At this point, many people in Herdy's place would have canceled the visit altogether. Indeed, representatives at the U.S. Embassy in Pakistan tried to dissuade her -- but when she persisted, they suggested that she contact Constance Jones, an attache who happened to be in Colorado Springs at the time. Jones and Herdy subsequently met and hit it off -- so much so that Jones invited her to stay at her home during her time in Pakistan.
With housing secure, Herdy flew to Pakistan earlier this month, surprising even the people who met her at the airport. The commute from there to Jones's place made it clear how different the environment was from the one she knows in Colorado. "The airport is on the border of Islamabad," she says, "and as you drive there, you encounter the first of many police barricades. They stop each vehicle, search the trunk and wave you on." As for Jones's abode, "I'm not allowed to say where she lives. But it's a well-protected area -- and almost everyone who has a home in that area has their own guard. There are little guard huts in front of every house, and every house has tall concrete walls with barbed wire on top and gates to the driveway. If you're arriving somewhere, you pull up to the driveway and honk, and the guard lets you in."
Over the course of the next seveal days, Herdy met with dozens of Pakistani journalists in both the print and broadcasting media, plus assorted government officials and even American correspondents assigned to the country -- and she feels she learned just as much, if not more, than the folks with whom she spoke. For one thing, she came away with a new understanding for the cultural challenges that face reporters. "A male reporter cannot approach any female he doesn't know and talk to her in Pakistan," she says, by way of example. "So if a male reporter wants to interview a woman who's on the scene of a story, he has to first approach a male she's with and ask his permission." And if she's alone? "He can't talk to her at all," Herdy says.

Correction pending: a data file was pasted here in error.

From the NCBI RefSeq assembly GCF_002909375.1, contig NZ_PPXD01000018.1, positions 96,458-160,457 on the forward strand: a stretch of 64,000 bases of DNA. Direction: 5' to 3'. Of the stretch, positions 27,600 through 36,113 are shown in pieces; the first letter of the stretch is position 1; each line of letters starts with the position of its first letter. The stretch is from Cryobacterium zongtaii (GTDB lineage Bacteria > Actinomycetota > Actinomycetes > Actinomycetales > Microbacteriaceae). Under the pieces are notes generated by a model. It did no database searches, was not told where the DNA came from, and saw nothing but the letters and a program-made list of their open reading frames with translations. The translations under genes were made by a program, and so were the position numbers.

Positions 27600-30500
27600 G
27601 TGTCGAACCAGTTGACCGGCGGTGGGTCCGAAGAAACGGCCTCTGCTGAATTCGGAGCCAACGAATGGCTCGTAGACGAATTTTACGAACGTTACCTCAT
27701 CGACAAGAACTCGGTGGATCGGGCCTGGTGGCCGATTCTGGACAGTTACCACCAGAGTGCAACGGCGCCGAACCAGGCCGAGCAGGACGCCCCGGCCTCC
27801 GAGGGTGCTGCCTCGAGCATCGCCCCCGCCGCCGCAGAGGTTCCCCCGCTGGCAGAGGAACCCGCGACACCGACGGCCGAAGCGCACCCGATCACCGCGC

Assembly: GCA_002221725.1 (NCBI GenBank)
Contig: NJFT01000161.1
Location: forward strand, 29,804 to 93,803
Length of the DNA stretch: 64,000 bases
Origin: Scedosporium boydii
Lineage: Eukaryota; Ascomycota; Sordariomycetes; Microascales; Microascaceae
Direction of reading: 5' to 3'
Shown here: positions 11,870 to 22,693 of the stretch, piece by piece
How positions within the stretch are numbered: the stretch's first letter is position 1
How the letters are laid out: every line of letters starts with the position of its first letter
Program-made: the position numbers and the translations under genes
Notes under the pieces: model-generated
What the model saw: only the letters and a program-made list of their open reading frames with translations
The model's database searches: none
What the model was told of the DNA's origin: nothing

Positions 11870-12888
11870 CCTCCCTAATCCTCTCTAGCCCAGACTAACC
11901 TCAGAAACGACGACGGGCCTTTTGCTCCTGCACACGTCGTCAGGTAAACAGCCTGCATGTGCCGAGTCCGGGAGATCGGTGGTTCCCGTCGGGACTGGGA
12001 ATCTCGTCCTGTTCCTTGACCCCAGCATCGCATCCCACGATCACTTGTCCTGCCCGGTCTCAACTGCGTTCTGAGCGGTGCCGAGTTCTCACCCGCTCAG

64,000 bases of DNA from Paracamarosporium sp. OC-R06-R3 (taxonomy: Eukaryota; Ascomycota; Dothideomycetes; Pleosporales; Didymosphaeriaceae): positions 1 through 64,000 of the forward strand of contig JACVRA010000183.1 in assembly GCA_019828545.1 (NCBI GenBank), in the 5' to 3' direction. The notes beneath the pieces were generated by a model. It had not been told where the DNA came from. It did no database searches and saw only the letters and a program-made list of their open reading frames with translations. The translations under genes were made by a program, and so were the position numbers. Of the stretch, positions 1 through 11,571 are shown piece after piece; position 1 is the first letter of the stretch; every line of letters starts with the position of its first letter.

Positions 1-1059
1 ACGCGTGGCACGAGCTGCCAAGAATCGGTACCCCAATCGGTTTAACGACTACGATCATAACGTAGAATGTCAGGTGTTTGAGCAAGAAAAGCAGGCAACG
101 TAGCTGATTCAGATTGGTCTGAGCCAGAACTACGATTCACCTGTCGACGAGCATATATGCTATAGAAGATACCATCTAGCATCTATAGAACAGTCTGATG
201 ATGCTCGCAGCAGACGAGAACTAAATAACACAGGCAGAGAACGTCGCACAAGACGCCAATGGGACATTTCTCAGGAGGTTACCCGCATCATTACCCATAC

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There's also the matter of whether such a reporter would know what to ask. Herdy met with a representative of Express TV, a 24-hour news channel whose programming is delivered in Urdu, the official language of Pakistan. Express TV is looking to start a 24-hour channel in English early in 2009, and of the 70 percent of the workforce hired thus far, "not one of them have any type of journalism background," she reports. "I asked, 'How are you going to train them?' And he said, 'We'll embed them with the Urdu journalists for a couple of months and turn them loose.'"
Problem is, the Urdu journalists don't have any formal training as reporters or editors, either, aside from the on-the-job kind. "I met with the head of the journalism union there, and he told me, 'I have a mass communication degree that did me no good whatsoever,'" Herdy says. As such, Pakistani journalists have been given precious little direction when it comes to tackling what Herdy considers to be extremely important issues -- "questions like, 'What makes something newsworthy? What are your responsibilities as a journalist? What are the ethical boundaries? Should you give your opinions?' And news is very opinionated there. People on TV news will just wax on and on about what they think."
Seeing this anarchic atmosphere firsthand made Herdy realize how desperately Pakistani media members need at least an introductory grounding in journalism basics, and she's determined to help give it to them. She identified numerous locations where she'd like to stage workshops, with the idea of returning in January either on her own or with other journalists like Moscou to begin teaching in earnest. And she's confident her pupils will be receptive.
"They kept saying to me, 'We need help over here. We need change,'" Herdy notes. "And if we can start a small ripple effect, it'll be worth it." -- Michael Roberts